Raising concerns about balance and the inclusion of a former police officer, the Richmond City Council declined to move forward with settling appointments to a new police accountability task force.
As set out in an ordinance the council approved in July, the task force is intended to help establish a new civilian review board, a community panel that would be authorized to investigate allegations of police misconduct. Council members were divided Monday over whether the preliminary group should include John I. Dixon III, a former Richmond police officer and retired chief of the Petersburg Police Department, and Charlene L. Hinton, who spent 20 years in law enforcement and now works for the state as a legal analyst.
“The thinking was that it would be helpful to have someone with a prior background in law enforcement,” said Councilwoman Kimberly Gray. “I just think it’s important to strike a balance on any committee or commission.”
Some council members said they are concerned that the inclusion of former or current law enforcement officials would upset police accountability advocates and go against what the council meant to do with the creation of a civilian review board.
After the city received 20 applications for the task force earlier this year, the council’s public safety subcommittee agreed to recommend Dixon and seven others for it. A motion to approve the recommendations failed on a tie 4-4 vote on Monday. Voting against the recommendations were council members Andreas Addison, Stephanie Lynch, Ellen Robertson and Cynthia Newbille. Councilman Michael Jones, 9th District, was absent from Monday’s meeting.
Lynch noted that legislation recently signed into law by Gov. Ralph Northam prohibits active law enforcement officers or their family members from serving on civilian review boards. The state law allows retired officers to serve, but only as “an advisory, nonvoting ex officio member” and not in the locality they previously worked. Gray argued that the law, which doesn’t go into effect until July 1, 2021, would not apply in this case because the task force would be a precursor to whatever is ultimately established.
Lynch, who represents the 5th District, disagreed.
“It speaks to wishes of stakeholders involved,” she said of the restriction in the state law. “The reason is that ... we have impacted members of the community who have both lived experience and policy experience in dealing with police misconduct.”
“I think it’s going to be hard to have the same candid and open conversations with certain perspectives in the room as appointed members,” she added. “That doesn’t mean ... they can’t be consulted.”
Dixon was surprised to hear his nomination had caused any controversy saying, in a phone call Tuesday, that he was “very open to police reform” and “in favor of decriminalizing the Black community.”
Dixon is the president of the Richmond Crusade for Voters, which Councilman Chris A. Hilbert, 3rd District, called the city’s foremost Civil Rights political organization. Dixon was a past president of the National Organization Of Black Law Enforcement Executives, which is very active in policing reform and, he said, an early critic of the policing practice of “driving while black.” He was also appointed to President Barack Obama’s Task Force on 21st Century Policing and worked with President-elect Joe Biden on gun legislation.
“I do understand the concerns of the Black community, and as a former chief, I also understand what police face, too,” said Dixon, who is Black. “And if you looked at my career, I have been known to hold police accountable.”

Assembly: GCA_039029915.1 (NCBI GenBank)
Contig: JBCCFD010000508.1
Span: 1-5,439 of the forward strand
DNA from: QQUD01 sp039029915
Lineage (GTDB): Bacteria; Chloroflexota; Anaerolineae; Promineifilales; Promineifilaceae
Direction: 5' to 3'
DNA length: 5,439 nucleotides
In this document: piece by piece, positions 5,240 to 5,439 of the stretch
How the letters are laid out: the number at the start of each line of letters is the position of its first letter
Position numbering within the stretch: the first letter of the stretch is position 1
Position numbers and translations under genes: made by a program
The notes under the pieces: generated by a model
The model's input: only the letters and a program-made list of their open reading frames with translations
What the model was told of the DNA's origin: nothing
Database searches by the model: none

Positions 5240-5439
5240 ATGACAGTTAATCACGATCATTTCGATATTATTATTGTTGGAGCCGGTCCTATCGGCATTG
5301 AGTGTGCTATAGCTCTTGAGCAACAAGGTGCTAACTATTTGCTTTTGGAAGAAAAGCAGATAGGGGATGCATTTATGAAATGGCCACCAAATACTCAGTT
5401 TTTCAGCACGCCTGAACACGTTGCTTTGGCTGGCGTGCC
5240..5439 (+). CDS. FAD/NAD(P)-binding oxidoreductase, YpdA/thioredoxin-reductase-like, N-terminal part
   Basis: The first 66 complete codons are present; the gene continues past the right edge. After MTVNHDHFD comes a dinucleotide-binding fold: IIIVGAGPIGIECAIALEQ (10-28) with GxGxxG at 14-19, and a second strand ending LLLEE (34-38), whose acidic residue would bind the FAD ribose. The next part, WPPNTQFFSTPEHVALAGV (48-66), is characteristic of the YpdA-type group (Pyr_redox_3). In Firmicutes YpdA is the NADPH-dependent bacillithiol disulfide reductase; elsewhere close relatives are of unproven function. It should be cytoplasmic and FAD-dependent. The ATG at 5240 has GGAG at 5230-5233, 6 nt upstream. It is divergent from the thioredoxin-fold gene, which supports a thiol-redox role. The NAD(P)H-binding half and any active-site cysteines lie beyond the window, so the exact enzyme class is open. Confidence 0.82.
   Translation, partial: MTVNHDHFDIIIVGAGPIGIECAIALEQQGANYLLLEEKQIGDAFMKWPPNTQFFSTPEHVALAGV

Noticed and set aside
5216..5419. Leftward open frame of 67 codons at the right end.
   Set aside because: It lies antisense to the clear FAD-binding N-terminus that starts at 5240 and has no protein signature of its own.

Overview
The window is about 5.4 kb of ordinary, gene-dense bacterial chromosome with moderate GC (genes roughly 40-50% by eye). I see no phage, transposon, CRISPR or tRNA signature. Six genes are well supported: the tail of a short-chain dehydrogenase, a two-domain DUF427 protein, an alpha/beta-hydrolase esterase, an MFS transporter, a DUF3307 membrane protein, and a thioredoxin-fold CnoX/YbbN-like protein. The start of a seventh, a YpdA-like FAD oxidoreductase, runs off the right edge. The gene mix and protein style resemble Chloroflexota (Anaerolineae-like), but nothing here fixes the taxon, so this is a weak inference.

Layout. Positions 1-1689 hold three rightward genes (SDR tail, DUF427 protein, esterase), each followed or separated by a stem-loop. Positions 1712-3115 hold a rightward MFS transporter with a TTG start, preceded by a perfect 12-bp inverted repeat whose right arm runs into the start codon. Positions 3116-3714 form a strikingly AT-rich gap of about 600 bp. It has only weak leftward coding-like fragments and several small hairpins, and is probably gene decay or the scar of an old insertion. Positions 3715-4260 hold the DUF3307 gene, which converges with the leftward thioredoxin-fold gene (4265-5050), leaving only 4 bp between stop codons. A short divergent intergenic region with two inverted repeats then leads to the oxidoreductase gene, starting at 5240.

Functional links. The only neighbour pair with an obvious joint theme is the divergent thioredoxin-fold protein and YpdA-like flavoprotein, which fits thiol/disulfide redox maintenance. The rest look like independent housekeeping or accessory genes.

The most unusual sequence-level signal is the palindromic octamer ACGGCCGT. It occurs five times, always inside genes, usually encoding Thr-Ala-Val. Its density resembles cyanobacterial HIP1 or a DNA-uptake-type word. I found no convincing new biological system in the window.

Dixon served as Petersburg police chief for 8½ years, retiring in 2017. While there, he created an independent oversight board — a “very diverse” and “controversial” group, he called it, that included former felons, business leaders and average citizens — that reviewed the department’s policies and any wrongdoing by its office.
“It’s all about transparency” Dixon said of the importance of a civilian review board independent of the department they oversee.
Yohance Whitaker, an organizer at the Legal Aid Justice Center and a member of the Richmond Transparency and Accountability Project (RTAP), spoke at Monday night’s meeting about the importance of keeping the board separate from police influence. RTAP is one of the organizations leading calls for the board’s creation.
“The task force and the [civilian review board] must be completely independent of law enforcement officers. We cannot trust the police to police themselves,” Whitaker said. “The ordinance which you passed in July stipulates that law enforcement should be consulted as a party to give input suggesting that they are not to be appointed members.”
RTAP recommended three of the eight nominees considered at Monday’s meeting.
Princess Blanding, the sister of Marcus-David Peters, who was shot and killed by a Richmond officer in 2018, said previously her application was denied because she did not live in the city. All eight nominees are city residents representing five of the nine council districts.
The task force is intended to include nine members, including someone who is 18 or younger, a resident of public housing and at least one person with a disability. The council is only considering eight recommendations at the moment because no public housing residents had applied as of last month.
Several council members said they are interested in interviewing the applicants and reviewing their backgrounds. Further discussion of the nominees was pushed until the council’s Organizational Development Standing Committee meeting on Dec. 7, one week before the final council meeting of the year.
If approved at the December meeting, the task force would have just 18 days to meet the first deadline set in the ordinance to provide an initial status report to council. A final report containing its recommendations for the creation of the review board and proposed budget is due March 1.